In some divers, tiny bubbles called Venous Gas Emboli (VGE) present in the blood after a dive. Typically, these bubbles cause no harm and are filtered out by the lungs, but in some divers these bubbles can pass through a right-to-left shunt into the arterial circulation and become problematic. Researchers can detect and quantify VGE in the hearts of divers immediately after a dive with ultrasound and potentially use this data to calculate DCS risk. In this study, DAN researchers compare the effectiveness of three different ultrasound devices used to monitor post-dive venous gas emboli in healthy divers.
One major limitation to doing research on divers in the field is the ability to use ultrasound machines designed for use in a doctor’s office. These devices are cumbersome, require a lot of power and are not waterproof, which has previously made transporting and using ultrasound machines on dive boats very difficult. Fortunately, newer handheld ultrasound and doppler devices have been created that could remedy this problem.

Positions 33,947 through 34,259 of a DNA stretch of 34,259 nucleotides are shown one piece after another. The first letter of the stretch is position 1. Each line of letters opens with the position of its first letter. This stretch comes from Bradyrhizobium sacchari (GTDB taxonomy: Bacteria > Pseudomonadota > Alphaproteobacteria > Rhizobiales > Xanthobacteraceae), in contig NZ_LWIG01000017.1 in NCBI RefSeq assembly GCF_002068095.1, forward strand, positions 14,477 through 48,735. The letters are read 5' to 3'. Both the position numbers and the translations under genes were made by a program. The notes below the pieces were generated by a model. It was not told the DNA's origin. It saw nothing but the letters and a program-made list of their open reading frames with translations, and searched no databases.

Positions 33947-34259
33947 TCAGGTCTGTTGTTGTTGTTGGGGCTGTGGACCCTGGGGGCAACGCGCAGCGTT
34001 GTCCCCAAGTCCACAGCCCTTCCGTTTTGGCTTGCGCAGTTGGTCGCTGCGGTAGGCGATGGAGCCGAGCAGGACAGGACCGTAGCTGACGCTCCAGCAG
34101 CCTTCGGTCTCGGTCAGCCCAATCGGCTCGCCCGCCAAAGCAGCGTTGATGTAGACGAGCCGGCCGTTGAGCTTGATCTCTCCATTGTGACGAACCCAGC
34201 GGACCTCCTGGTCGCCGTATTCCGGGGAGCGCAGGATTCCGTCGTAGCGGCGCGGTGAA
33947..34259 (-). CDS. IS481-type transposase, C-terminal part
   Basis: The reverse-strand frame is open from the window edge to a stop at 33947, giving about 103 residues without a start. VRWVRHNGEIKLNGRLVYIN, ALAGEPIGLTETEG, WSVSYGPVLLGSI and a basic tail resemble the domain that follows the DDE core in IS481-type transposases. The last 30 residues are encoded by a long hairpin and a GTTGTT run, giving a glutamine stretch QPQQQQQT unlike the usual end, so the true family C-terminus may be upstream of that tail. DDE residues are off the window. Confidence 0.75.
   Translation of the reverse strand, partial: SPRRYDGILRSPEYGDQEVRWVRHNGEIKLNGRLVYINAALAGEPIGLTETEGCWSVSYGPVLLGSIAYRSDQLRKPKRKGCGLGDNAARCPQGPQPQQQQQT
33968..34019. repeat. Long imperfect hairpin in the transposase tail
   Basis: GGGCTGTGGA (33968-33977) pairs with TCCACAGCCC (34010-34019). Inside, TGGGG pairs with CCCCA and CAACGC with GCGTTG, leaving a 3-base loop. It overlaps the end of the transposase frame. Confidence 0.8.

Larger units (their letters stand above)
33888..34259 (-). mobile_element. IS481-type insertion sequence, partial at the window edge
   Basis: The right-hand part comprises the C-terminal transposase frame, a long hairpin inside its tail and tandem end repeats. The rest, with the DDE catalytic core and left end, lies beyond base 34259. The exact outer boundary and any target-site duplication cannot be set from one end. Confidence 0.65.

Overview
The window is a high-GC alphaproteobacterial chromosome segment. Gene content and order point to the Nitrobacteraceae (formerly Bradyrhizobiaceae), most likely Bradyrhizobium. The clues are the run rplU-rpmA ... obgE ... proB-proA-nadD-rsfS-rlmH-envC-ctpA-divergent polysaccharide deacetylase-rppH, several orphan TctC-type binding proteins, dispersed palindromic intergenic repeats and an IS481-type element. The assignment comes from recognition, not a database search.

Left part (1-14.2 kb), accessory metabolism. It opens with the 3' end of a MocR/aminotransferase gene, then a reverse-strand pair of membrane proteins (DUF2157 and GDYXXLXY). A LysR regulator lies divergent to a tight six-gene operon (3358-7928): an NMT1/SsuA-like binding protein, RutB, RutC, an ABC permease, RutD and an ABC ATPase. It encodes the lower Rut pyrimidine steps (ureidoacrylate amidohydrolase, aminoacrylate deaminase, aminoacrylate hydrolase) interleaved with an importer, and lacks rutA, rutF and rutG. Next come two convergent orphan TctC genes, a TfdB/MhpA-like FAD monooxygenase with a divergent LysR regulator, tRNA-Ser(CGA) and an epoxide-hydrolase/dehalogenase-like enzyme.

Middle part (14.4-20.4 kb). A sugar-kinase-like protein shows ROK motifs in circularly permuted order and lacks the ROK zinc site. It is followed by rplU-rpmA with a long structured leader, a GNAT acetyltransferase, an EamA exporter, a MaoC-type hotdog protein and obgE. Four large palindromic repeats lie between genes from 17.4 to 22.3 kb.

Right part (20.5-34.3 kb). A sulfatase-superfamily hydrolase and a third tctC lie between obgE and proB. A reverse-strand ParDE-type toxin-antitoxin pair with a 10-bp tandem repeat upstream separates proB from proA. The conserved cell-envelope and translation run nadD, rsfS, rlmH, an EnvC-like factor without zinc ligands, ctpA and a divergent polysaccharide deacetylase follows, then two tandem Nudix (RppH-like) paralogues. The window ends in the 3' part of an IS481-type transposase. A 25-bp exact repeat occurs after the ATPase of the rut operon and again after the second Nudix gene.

In this study, DAN is comparing the effectiveness of three different ultrasound devices used to monitor post-dive venous gas emboli in healthy divers. The devices are a standard laptop-sized 2-D ultrasound machine, a handheld 2-D ultrasound probe that connects to a tablet or smart phone, as well as a small handheld sub-clavicular doppler device.
To test the effectiveness of these handheld devices in the field, subjects will be scanned using all three devices once; before the dive and at regular intervals after the dive. By the end of this study, DAN Research hopes to clarify whether the DCS-risk classification obtained from the recordings of each device is comparable.